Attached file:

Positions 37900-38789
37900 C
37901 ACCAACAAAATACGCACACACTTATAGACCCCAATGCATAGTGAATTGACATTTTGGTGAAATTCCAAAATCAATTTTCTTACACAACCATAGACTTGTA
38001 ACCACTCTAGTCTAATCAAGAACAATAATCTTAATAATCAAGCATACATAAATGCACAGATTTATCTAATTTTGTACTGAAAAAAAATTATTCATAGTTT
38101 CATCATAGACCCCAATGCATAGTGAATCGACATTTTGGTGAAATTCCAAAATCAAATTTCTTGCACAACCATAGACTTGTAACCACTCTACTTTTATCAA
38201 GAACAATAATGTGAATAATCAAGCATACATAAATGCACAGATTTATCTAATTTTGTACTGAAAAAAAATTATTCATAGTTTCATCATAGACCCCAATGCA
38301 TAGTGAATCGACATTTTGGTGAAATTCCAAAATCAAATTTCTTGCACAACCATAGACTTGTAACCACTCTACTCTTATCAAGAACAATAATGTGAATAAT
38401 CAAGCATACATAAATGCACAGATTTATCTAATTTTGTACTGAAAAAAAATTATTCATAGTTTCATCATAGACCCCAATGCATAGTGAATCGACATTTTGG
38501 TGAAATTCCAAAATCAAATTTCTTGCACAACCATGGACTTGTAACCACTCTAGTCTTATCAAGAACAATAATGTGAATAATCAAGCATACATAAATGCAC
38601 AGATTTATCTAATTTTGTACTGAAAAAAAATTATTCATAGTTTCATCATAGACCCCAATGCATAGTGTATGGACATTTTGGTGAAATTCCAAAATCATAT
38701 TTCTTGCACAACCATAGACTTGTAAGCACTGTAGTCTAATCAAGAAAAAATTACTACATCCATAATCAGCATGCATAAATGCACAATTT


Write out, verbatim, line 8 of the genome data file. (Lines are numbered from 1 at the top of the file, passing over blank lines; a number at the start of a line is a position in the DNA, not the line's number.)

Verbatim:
38401 CAAGCATACATAAATGCACAGATTTATCTAATTTTGTACTGAAAAAAAATTATTCATAGTTTCATCATAGACCCCAATGCATAGTGAATCGACATTTTGG